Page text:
A 14-play, 84-yard drive resulted in the go-ahead touchdown. On third-and-goal from the 1, Davante Adams motioned left and then motioned hard to the right. Cornerback Jalen Ramsey, matching Adams on the play, couldn’t cover that much ground. Rodgers threw a fastball to Adams for the touchdown. A big play was a personal foul on defensive tackle Aaron Donald, who grabbed left guard Elgton Jenkins by the facemask after the whistle. That turned what would have been a third-and-7 into a first down at the Rams’ 21.

First Quarter

Packers 3, Rams 3 (0:00 remaining)

Injury update: With Green Bay’s offense on the field, linebacker Krys Barnes sprinted to the locker room. He has a thumb injury and is questionable to return.

Packers 3, Rams 3 (4:36 remaining)

Matt Gay tied the game with a 37-yard field goal. The Rams hit for big plays on back-to-back snaps, with Jared Goff connecting on seam routes to Josh Reynolds for 28 yards and Robert Woods for 19. The Rams kept the offense on the field for a fourth-and-1 from the 14 – they actually needed about 2 feet – but right guard Austin Corbett was flagged for a false start.

Packers 3, Rams 0 (8:39 remaining)

After an emphatic three-and-out by Green Bay’s defense to start the game, the Packers drove to a 24-yard field goal by Mason Crosby to strike first. The big play came when Aaron Rodgers caught the Rams changing personnel before a third-and-7. Rodgers got the offense quickly to the line and hit Equanimeous St. Brown for a catch-and-run gain of 27 to the 4. However, Aaron Jones was stuffed on first down, Rodgers threw too high to Marquez Valdes-Scantling on second down and linebacker Troy Reeder broke up a pass to Allen Lazard near the goal line on third down.

Situational Football

Green Bay’s offense has taken flight in Year 2 for coach Matt LaFleur and quarterback Aaron Rodgers. It led the NFL in scoring, going from 23.5 points per game to 31.8, on the strength of exceptional play in the red zone and on third down.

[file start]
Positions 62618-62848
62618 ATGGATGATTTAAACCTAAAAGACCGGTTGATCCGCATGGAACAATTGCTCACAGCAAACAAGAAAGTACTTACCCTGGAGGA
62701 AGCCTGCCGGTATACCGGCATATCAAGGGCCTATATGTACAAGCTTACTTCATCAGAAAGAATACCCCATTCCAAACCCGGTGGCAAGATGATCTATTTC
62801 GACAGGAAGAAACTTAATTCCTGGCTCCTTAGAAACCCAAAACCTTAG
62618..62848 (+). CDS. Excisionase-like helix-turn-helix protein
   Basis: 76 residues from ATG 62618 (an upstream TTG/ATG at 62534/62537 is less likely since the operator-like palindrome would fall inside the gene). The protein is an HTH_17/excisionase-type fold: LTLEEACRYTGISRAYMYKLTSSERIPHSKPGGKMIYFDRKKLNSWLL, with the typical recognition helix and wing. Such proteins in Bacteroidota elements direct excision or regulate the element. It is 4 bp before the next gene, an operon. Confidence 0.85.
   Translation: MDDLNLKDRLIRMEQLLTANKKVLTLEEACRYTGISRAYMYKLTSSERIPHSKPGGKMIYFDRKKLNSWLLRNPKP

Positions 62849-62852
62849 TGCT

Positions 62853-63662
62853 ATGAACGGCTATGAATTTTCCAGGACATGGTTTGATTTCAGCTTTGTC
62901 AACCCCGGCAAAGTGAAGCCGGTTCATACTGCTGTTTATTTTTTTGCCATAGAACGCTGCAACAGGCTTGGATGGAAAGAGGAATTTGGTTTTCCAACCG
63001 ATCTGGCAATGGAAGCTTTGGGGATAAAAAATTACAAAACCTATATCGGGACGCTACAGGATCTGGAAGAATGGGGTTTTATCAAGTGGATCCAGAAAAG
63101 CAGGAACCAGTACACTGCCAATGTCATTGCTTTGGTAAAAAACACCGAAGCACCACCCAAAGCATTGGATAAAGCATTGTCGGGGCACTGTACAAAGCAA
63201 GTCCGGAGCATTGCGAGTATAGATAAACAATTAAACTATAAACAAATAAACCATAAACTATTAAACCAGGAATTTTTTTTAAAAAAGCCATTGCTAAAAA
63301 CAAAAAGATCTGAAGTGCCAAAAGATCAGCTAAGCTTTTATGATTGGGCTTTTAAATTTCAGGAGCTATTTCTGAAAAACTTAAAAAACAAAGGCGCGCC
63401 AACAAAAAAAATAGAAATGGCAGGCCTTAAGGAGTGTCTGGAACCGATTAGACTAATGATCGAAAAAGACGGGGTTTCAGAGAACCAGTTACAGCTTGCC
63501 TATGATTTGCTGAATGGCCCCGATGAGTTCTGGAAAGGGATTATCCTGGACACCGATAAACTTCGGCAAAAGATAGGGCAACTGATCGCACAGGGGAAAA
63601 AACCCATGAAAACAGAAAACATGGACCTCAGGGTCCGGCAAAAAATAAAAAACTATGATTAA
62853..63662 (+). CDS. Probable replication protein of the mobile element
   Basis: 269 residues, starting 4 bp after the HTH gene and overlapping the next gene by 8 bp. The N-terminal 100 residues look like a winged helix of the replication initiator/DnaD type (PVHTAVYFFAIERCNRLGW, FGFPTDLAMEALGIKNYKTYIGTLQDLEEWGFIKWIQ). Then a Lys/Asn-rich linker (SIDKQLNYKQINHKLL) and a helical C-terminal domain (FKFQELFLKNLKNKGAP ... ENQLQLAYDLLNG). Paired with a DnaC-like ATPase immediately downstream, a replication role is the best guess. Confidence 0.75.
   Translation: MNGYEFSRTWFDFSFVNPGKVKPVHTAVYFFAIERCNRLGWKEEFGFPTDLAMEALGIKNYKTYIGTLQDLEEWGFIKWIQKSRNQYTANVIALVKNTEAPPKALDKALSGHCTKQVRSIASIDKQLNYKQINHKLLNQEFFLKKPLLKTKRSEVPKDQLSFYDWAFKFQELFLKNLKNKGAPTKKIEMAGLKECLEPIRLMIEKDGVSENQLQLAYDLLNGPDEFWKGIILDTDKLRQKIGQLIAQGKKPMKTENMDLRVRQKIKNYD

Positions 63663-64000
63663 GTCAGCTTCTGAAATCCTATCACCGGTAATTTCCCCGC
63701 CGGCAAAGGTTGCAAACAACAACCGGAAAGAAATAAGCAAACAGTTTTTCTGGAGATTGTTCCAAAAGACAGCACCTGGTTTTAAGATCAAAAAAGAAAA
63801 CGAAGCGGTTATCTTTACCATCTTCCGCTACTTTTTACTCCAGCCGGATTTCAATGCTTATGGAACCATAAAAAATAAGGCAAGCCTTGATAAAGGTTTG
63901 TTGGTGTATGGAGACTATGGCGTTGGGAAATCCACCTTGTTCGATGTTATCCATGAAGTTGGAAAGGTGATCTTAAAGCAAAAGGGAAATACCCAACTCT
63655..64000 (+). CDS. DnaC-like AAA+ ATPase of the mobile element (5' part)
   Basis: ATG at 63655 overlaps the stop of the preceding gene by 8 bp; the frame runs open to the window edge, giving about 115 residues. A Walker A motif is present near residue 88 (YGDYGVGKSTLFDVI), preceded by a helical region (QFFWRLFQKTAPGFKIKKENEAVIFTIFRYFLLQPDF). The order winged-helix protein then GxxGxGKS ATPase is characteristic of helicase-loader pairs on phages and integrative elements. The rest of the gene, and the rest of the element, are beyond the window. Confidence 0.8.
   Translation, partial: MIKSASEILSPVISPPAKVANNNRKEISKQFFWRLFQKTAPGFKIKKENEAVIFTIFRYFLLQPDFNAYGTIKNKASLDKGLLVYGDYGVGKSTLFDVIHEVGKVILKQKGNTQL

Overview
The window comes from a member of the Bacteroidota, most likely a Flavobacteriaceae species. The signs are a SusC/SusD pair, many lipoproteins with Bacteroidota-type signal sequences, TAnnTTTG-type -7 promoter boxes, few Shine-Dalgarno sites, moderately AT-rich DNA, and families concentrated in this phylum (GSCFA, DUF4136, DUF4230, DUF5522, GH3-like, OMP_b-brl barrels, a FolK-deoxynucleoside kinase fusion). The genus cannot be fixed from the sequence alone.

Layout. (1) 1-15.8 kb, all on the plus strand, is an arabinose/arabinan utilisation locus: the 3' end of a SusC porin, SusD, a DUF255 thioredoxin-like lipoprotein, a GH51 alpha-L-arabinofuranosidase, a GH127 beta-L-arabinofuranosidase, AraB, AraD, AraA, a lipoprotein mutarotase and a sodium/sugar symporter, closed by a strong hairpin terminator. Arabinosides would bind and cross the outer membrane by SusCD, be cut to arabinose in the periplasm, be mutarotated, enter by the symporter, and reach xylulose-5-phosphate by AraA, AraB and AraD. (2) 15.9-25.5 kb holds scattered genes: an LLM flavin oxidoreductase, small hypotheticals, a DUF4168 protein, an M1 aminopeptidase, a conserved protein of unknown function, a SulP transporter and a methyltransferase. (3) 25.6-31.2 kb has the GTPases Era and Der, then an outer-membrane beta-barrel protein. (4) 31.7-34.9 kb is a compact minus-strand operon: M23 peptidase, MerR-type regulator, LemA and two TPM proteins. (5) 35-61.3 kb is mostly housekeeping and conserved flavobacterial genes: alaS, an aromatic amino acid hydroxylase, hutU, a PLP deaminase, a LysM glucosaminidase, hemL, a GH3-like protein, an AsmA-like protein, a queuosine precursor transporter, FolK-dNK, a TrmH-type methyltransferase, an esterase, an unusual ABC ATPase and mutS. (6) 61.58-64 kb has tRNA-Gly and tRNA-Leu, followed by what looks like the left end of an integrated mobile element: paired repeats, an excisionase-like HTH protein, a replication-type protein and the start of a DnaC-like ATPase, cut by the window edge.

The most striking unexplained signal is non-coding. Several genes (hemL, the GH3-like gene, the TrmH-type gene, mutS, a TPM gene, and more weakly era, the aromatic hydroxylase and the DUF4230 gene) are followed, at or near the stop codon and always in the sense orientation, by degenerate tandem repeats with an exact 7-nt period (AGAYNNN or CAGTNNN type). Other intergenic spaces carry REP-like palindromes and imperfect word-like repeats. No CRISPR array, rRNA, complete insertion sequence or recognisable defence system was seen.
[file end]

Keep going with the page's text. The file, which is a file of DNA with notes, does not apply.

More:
On third down, the Packers went from a 23rd-ranked 36.0 percent conversion rate last year to a second-ranked 49.4 percent this year. In the red zone, they went from an eighth-ranked 64.0 percent touchdowns to a top-ranked 80.0 percent touchdowns.

“I just think there’s been more consistency in terms of some of the concepts we’ve been able to practice throughout the course of the season,” LaFleur said. “Not always getting them called, but more carryover from game plan to game plan, but also our players’ understanding of what it is we’re trying to get done and their ability to go out and execute. I just think that everybody is one the same page and there’s a lot of guys that are playing at a high level. That certainly makes it easier, because it doesn’t really matter what you have drawn up if the guys can’t go out there and (win their) one-on-one battles.”

Here's the tale of the tape:

Green Bay’s offense: No. 2 third down, No. 1 red zone. Los Angeles’ defense: No. 3 third down, No. 12 red zone.

Los Angeles’ offense: No. 12 third down, No. 19 red zone. Green Bay’s defense: No. 10 third down, No. 8 red zone.

There Will Be Fans

With falling COVID rates in the area, the Packers will have ticketed fans - 6,000 of them - for the first time all season.

"The guys get excited the more people that are in the stands," LaFleur said. "I definitely think that the energy that you feel in the games where we have played in front of more people, that’s real. Hopefully, everybody that comes to the game on Saturday is nice and loud for us and get excited."


Everyone knows the big matchups (and if you somehow don’t, scroll down for links). Green Bay’s offense vs. Los Angeles’ defense in general, and Davante Adams vs. Jalen Ramsey and the offensive line vs. Aaron Donald, in particular.

It’s the other side of the ball that will win this game. The Rams’ offense is not good. It hasn’t been for most of the season and, now, quarterback Jared Goff is dealing with a surgically repaired thumb and top receiver Cooper Kupp is inactive. Green Bay’s defense finished strong. That’s the advantage that will carry the Packers to next week’s NFC Championship Game.

Packers 24, Rams 13 (Bill’s record: 13-3).


The Packers are mostly healthy after their first-round bye. The Rams, however, will be without their top receiver and starting left guard.

The Big Matchups

– No. 1 offense vs. No. 1 defense: Who has advantage in playoff history?

On the sideline, it’s good friends Matt LaFleur vs. Sean McVay.

A longtime NFL defensive backs coach broke down Adams vs. Ramsey. Ramsey has been kryptonite some great receivers down the stretch.

– Can the Packers stop Donald from wrecking the game plan? “You can’t put a corner speed on a 295-pound man and say he’s normal. He can do just about anything when he wants,” Packers defensive line coach Jerry Montgomery said.

– For all the talk about the Packers’ offense vs. the Rams’ defense, the other side of the ball might tell the tale.

Both special teams stink.